It is difficult to watch Cult of the Cobra without being put in mind of Val Lewton’s Cat People, released thirteen years prior.  We have the haunted, alluring woman, in this case Faith Domergue in the role of Lisa Moya, who has the ability to transform into a deadly creature and who fears she’ll harm or kill the man she loves;  we have an American leading man, Marshall Thompson (Fiend Without A Face, It! The Terror from Beyond Space) playing Tom Markel, who tries desperately to understand his girlfriend’s hesitancy towards passion; and we have the “other woman,” Kathleen Hughes (It Came from Outer Space) as Julia who stirs jealousy in our shapeshifting friend.

What Cult of the Cobra lacks is the artistry of Cat People.  There is no ambiguity as to who or what the killer is, a prime source of suspense in Val Lewton’s productions.  Although Cult of the Cobra attempts to use some of Lewton’s techniques (i.e. the false scare often termed “the bus”), it just can’t seem to pull them off in a convincing manner.  The suspense created is almost negligible.

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From the DVD case: The action is wet and wild in this sci-fi thriller that pits man – and woman – against a giant octopus. Submarine commander Pete Mathews (Kenneth Tobey) and scientists Lesley Joyce (Faith Domergue) and John Carter (Donald Curtis) battle an angry sea monster driven from the depths of the ocean by an H-bomb explosion. In search of non-contaminated food, this tentacled tyrant counts among its victims a fishing trawler and its passengers, a family sunning at the beach, several San Francisco skyscrapers and even the Golden Gate Bridge! A daring attempt by the scientists to destroy the monster while saving themselves is a gripping finale to this aquatic adventure. The riveting special effects were created by Ray Harryhausen. (1955, b&w)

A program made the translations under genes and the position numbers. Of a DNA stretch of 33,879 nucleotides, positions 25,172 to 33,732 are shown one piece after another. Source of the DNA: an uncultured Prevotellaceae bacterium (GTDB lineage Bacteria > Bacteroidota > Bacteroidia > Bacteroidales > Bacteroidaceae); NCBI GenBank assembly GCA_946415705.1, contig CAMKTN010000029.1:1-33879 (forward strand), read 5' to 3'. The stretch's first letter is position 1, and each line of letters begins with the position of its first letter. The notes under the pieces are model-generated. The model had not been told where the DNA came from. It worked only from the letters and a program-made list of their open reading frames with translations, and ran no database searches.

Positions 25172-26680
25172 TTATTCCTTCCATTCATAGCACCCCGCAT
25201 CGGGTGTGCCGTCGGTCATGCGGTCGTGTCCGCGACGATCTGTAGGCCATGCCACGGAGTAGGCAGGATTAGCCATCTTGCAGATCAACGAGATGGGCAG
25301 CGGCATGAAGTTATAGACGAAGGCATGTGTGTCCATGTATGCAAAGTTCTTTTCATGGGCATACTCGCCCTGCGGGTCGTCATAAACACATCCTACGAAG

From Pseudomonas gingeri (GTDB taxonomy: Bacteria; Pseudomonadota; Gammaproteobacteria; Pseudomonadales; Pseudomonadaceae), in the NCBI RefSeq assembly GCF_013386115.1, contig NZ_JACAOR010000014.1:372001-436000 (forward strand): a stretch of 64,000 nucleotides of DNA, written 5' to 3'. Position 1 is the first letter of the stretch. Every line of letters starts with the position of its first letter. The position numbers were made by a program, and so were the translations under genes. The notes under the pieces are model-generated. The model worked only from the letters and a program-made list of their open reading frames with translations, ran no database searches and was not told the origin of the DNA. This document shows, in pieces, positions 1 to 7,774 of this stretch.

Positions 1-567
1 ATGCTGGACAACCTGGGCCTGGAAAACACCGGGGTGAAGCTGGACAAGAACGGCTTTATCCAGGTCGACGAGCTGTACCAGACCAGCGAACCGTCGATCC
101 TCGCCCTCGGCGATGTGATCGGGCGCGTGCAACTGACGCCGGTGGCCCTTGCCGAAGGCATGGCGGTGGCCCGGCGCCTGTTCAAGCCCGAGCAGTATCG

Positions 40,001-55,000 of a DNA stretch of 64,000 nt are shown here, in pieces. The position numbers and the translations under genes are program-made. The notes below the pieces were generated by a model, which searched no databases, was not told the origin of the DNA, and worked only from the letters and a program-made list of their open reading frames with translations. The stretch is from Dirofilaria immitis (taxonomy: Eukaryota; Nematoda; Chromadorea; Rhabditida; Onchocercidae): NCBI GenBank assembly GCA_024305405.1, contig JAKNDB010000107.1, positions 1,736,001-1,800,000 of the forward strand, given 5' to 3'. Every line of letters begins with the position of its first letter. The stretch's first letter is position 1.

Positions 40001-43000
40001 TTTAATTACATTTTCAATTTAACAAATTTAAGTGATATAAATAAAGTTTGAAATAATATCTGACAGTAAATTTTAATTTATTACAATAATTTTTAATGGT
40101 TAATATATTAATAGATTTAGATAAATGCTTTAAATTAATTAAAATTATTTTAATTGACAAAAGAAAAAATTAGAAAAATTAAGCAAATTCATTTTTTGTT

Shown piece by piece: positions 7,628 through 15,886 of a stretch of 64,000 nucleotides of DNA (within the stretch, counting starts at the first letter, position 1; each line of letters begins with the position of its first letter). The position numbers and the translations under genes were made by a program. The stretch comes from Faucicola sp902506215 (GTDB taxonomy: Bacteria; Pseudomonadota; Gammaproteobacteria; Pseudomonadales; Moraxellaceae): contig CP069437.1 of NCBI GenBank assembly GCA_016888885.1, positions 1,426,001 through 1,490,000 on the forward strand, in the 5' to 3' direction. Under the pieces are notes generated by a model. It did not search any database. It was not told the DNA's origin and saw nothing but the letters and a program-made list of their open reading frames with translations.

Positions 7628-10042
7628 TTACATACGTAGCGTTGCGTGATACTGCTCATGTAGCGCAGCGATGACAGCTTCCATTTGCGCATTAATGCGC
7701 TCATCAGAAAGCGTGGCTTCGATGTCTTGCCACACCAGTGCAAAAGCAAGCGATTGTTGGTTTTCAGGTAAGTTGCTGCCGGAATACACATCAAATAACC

Mark says: I love a good giant monster picture. And if that monster happens to be a giant octopus animated by stop-motion master, Ray Harryhausen (The Beast from 20,000 Fathoms, Earth vs. the Flying Saucers), well, that’s all the better.

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Bride of the Monster 1955

From the video case: Legendary horror icon Bela Lugosi stars as Dr. Eric Vornoff, who with Lobo (Tor Johnson), a crazed man-beast servant, is conducting flesh-burning radiation experiments on humans in an attempt to create a legion of atomic super-men.

Mark says: I have to admit a certain fascination with the films of Ed Wood. They’re more than schlocky; they’re windows into the mind of a very unusual writer/director.

Bride of the Monster is not quite as bizarre as Wood’s masterpiece, Plan 9 from Outer Space, but it is still full of strange dialog and peculiar characters. And let’s not forget the ridiculous storyline. Of course, these are the elements that make an Ed Wood film so entertaining.

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From the video case: Biochemist Leo G. Carroll has a plan to feed the world by using a growth formula on plants and animals. But instead he creates a spider of mammoth proportions with an appetite to match!

Feeding off cattle and humans, this towering tarantula has the people of Desert Rock, Arizona, running for their lives. Can this horrible creature be stopped? Or will the world succumb to this over-sized arachnid? Starring John Agar as the good doctor and Mara Corday as a student, and potential victim, of this science experiment gone awry! (1955, b&w)

Mark says: I’ve always been a sucker for big bug flicks, and this is one of my favorites. Strong direction by Jack Arnold (Creature from the Black Lagoon, The Incredible Shrinking Man) is enhanced by the B-movie star power of John Agar (Invisible Invaders, The Brain from Planet Arous), Mara Corday (The Black Scorpion), and Leo G. Carroll who plays crotchety Prof. Gerald Deemer.